Enterococcus faecalis has emerged as the third most common cause of life-threatening bacterial nosocomial infections in the US and in Europe. The knowledge of how enterococci interact with the host immune system is still very limited.
The aim of this thesis was to explore the role of so far neglected sentinel cells of the innate immune system like mast cells (MC) and dendritic cells (DC). Also the endothelial barrier represents an important first counterpart with major immunomodulatory functions in the response to E. faecalis infections.
Here it could be shown that MCs have a protective and critical role in the control of E. faecalis growth based on extracellular processes; first, by the formation of so called mast cells extracellular traps (MCETs) and second by the release of pre-stored antimicrobial peptides like the cathelicidin LL-37, which could be confirmed as the antimicrobial agent responsible to induce cell wall stress and vesicle formation on the surface of E. faecalis. Furthermore the importance of the TLR/MyD88 signaling pathway in the response of MCs to E. faecalis was confirmed using MyD88 or TLR2 deficient MCs.
In comparison to MCs, DCs actively phagocytize and kill E. faecalis and create an inflammatory milieu consisting of immunomodulatory molecules like IL-12, KC or MIP-2 underlining the modulatory function of these cells. The TLR/MyD88 pathway could also be determined to be important for DC maturation and the release of mediators underlining the key role of this pattern recognition receptor-mediated pathway in the immune response to enterococci.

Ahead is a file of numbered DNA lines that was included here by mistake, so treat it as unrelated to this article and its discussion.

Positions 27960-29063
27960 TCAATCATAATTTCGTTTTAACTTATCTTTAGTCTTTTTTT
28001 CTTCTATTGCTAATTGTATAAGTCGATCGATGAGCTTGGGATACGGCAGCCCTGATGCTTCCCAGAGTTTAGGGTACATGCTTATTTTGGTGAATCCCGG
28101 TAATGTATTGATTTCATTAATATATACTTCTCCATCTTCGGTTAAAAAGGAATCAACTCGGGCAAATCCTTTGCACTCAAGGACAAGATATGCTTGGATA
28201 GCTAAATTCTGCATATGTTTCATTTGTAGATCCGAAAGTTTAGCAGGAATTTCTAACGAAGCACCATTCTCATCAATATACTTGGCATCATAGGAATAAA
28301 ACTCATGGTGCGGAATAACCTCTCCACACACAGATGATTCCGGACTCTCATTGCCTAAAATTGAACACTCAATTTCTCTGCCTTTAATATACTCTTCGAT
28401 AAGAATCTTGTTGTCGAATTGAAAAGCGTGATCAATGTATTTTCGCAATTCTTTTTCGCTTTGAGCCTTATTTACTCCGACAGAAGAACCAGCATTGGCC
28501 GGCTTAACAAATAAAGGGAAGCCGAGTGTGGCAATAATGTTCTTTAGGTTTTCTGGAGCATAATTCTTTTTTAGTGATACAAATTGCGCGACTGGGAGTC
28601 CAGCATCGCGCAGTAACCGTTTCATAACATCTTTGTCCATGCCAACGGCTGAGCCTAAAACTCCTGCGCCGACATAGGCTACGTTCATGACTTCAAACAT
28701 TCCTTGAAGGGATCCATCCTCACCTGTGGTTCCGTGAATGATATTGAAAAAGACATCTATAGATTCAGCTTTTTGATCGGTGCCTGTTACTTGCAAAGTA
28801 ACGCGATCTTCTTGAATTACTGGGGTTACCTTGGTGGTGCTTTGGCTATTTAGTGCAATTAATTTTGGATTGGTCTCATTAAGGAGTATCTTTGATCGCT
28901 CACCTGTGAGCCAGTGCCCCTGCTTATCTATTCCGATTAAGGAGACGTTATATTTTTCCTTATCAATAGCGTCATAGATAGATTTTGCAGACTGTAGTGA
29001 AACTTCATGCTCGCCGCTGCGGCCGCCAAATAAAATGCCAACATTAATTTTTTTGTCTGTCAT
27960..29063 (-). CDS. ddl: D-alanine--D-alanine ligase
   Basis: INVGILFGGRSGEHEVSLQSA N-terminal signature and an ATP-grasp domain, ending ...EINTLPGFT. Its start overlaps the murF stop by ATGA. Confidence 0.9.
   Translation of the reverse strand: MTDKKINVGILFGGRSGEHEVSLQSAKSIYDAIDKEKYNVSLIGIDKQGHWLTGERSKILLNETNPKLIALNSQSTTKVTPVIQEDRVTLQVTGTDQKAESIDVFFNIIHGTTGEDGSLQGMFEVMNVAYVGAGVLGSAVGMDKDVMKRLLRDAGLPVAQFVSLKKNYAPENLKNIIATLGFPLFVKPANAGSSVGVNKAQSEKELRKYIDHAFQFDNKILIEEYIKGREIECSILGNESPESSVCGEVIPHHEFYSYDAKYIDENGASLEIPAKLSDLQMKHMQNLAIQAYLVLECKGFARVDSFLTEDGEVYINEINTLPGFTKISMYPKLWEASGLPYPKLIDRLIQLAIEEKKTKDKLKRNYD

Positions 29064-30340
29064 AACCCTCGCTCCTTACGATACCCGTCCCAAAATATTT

Entering the blood stream, E. faecalis faces the endothelial barrier. Endothelial cells are an essential source of cytokine and chemokine production during bacterial infection and additionally, it is involved in a process called leukocyte extravasation which is mediated by the expression of endothelial surface receptors like E-selectin, ICAM-1 and VCAM-1.
This study provided for the first time evidence, that E. faecalis is able to interfere with this pathway and therefore blocking the adhesion and transmigration of leukocytes through the endothelial barrier into deeper tissue. Moreover, a diminished IL-8 response indicates the ability for E. faecalis to manipulate the responses of the endothelial barrier. Taken together this work is shedding light on the complex interplay between E. faecalis and the host innate immune response.